Through June 3
Friday at 7:30 p.m.;
Saturday at 2 p.m. and 7:30 p.m.;
Sunday at 1 p.m. and 6:30 p.m.
Segerstrom Center for the Arts
600 Town Center Dr., Costa Mesa
714.556.2787 :: scfta.org
American Idiot is bringing down the house in Orange County and may be attracting some new fans to Segerstrom Center with this innovative and powerful musical.
Based on the multi-platinum 2004 concept album and book written by Green Day frontman Billie Jo Armstrong in collaboration with Spring Awakening Director Michael Mayer, this musical theater power-punk mashup is a new approach to the jukebox musical: imagine taking a baseball bat to said jukebox in defiance.
Prepare for 100 minutes of high adrenaline, synapse overload, elevated energy, and creative choreography, infused with punk rock, slacker generational indifference. I have to admit, when this album came out in 2004, I was listening to a lot of children’s tunes, trying to keep loud music and profanity away from my impressionable son’s young ears, yet, when he was not around, my husband and I would crank up The Clash and The Ramones often enough, reminiscing fondly of the days when we were younger and cooler. Green Day cites these bands as major influences and the trio has earned a title as punk revivalists, earning commercial and critical success, enough so to bring their seventh studio album to life.
American Idiot is a tale of three young men, without much intention, living a boring, monotonous life in the suburbs in super slacker style of bong hits and beer (possibly in their parents' garage). They make a plan of escape to move to the big city and live a rock-and-roll lifestyle, hoping to find that holy grail of purpose and punk prosperity. The trio’s intentions are deterred by some real life issues: Will (Jake Epstein) stays behind in the burbs with his pregnant girlfriend, Heather (Leslie McDonel), while Tunny (Scott J. Campbell) deals with depression by enlisting in the Army. Only Johnny (Van Hughes) realizes his rock-and-roll fantasy, during which he meets the rocker chick of his dreams (Gabrielle McClinton) and with the help of the flashy drug pusher St. Jimmy (Joshua Kobak), they both develop a nasty heroin addiction.
This sad and pathetic story is supported by some impressive elements, which will keep you committed, even though it is a bit hard to care for this tormented trio. First and foremost, the technical aspects of this show are terrific: lighting (Kevin Adams) and scenic design (Christine Jones) received well deserved Tony nods with their impressive multimedia effects, pulsing, scrolling, in-your-face intensity.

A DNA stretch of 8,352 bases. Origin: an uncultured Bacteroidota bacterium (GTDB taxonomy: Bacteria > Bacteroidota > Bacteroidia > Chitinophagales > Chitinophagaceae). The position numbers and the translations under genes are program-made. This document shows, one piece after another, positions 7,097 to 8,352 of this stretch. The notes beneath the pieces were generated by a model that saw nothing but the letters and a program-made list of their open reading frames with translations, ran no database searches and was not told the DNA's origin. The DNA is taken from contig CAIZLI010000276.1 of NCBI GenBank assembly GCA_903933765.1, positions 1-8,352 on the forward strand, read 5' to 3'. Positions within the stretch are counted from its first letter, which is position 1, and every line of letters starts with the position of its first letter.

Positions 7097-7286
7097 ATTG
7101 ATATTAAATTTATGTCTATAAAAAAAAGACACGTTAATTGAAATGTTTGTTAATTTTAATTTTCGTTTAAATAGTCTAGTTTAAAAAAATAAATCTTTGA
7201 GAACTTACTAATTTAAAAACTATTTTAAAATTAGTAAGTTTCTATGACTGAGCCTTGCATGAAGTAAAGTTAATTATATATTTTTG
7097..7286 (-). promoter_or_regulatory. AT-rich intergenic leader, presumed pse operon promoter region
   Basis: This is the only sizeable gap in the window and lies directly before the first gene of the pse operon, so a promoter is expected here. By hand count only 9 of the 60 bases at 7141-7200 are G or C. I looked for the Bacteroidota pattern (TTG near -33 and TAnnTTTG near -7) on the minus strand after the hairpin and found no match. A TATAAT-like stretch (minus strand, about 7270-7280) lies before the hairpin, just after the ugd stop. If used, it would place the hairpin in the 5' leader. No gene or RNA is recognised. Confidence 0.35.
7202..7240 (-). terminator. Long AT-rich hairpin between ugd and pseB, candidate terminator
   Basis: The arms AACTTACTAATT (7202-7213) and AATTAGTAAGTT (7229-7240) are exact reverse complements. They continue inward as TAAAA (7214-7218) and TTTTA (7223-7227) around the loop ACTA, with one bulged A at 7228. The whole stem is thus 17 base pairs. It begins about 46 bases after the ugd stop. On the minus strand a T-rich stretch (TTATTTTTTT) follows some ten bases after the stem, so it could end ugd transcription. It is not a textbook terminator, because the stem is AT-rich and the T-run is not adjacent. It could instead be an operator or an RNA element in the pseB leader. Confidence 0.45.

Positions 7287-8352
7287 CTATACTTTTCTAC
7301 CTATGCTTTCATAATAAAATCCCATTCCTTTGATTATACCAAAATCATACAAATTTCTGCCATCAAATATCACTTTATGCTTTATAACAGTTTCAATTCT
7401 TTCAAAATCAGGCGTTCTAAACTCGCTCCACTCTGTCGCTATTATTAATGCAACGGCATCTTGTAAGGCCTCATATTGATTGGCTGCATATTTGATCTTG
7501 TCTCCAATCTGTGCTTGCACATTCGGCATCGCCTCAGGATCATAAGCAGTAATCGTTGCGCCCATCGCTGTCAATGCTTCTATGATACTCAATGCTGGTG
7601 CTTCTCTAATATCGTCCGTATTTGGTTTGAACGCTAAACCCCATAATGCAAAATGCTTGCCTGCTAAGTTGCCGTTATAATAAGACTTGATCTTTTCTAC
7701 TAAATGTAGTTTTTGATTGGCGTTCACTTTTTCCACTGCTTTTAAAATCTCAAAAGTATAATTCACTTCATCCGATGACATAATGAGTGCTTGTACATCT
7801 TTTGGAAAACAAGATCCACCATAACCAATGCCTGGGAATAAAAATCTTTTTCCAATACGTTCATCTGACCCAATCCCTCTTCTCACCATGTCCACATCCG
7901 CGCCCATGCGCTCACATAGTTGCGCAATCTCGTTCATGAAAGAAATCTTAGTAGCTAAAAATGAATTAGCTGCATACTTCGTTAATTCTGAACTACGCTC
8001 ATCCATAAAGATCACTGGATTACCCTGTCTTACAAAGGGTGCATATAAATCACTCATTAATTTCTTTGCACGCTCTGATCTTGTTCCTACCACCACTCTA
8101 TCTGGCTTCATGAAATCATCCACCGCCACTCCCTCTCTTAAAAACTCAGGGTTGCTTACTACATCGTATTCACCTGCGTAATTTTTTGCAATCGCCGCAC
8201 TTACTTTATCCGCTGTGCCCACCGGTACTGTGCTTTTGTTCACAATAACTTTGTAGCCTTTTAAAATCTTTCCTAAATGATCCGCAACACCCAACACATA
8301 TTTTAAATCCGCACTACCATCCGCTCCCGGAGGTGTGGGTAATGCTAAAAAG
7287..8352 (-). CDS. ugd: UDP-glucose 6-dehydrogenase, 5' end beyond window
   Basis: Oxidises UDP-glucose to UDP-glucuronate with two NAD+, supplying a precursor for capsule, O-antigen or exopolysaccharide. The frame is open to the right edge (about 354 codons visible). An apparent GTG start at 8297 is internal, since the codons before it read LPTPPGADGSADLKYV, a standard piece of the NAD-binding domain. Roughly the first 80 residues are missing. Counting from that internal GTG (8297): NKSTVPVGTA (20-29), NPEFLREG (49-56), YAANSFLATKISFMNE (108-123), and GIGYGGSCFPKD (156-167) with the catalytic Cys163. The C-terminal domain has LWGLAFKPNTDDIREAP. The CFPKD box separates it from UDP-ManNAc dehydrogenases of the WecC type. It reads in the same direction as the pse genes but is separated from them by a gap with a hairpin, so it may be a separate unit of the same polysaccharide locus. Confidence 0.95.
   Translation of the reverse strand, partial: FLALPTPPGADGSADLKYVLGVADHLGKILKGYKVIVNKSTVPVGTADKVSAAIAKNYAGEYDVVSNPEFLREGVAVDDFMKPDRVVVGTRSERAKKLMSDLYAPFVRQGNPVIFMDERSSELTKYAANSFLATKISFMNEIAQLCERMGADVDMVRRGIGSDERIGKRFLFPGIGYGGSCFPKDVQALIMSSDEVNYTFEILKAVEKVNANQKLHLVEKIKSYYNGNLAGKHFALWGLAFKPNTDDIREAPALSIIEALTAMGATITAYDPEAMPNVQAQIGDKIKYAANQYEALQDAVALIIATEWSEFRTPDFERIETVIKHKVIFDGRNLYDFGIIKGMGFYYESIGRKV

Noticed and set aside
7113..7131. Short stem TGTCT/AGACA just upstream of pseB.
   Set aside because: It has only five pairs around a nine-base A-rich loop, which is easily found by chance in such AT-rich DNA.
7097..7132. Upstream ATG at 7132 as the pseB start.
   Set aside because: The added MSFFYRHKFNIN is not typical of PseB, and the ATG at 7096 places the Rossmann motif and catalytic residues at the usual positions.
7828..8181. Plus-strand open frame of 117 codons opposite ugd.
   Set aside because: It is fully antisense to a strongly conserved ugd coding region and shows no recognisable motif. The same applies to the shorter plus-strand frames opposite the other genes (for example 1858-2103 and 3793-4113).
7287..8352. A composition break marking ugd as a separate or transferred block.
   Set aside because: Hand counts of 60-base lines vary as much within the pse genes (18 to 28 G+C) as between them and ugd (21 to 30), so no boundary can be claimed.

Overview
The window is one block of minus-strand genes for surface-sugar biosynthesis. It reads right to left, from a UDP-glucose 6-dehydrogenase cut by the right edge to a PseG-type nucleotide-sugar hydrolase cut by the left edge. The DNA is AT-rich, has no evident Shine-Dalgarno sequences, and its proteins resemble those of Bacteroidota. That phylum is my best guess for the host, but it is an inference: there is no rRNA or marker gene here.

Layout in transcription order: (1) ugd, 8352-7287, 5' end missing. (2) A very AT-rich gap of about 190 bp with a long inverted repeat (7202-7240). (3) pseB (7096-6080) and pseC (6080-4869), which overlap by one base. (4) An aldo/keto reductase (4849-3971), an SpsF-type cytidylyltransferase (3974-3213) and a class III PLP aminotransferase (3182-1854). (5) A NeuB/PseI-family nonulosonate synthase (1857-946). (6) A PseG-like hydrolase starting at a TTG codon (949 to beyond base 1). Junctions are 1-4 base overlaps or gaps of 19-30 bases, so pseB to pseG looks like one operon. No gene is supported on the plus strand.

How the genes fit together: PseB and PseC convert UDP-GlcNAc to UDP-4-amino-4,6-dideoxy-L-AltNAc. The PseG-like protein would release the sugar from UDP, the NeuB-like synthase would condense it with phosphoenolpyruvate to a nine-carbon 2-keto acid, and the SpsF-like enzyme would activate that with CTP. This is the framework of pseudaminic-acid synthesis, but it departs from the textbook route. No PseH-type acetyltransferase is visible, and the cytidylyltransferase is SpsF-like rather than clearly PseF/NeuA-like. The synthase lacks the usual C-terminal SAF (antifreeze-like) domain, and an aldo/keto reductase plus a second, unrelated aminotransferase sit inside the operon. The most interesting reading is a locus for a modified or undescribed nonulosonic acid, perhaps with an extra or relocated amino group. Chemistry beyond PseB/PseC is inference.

The high energy and creative choreography of Steven Hoggett truly complements the music of this power-punk band, relaying the rage of the show’s generational gang of misfits. A kick ass ensemble dance and sing and throw up their fists throughout this rock-and-roll one act with dedication and determination.
They include Talia Aaron, Krystina Alabado, Gabriel Antonacci, Larkin Bogan, Jennifer Bowles, Matt DeAngelis, Dan Gleason, Kelvin Moon Loh, Tommy McDowell, Jillian Mueller, Jarran Muse, Vince Oddo, and Okieriete Onaodowan.
The standout sequences include a very f-ed up, yet romantic dance, propped with surgical tubing junkies use to tie off their veins, as well as an aerial surreal flight between injured Tunny and his nurse/guardian angel, extraordinary girl (Nicci Claspell). The innovative choreography alone is worth the trip to Town Center Drive.
This punk rock opera is supported by an onstage band that rocks the house, as well as tones it down during the melodic ballad numbers, arranged by Tom Kitt (Next to Normal). Sound Designer Brian Ronan and Video Production Designer Darrel Maloney add to the partnerships, offering up an abundance of sound and light to push your auditory and optic senses. And if you are of the generation, you will have to fight off the urge to sing loudly along with the show’s most recognizable hits - you may want to pull out your lighter app.
And my chaperone for the evening was one of the first to enthusiastically jump to his feet in ovation - his young ears have matured and lucky for me, he thinks I am pretty cool for treating him to a rocking night of theater.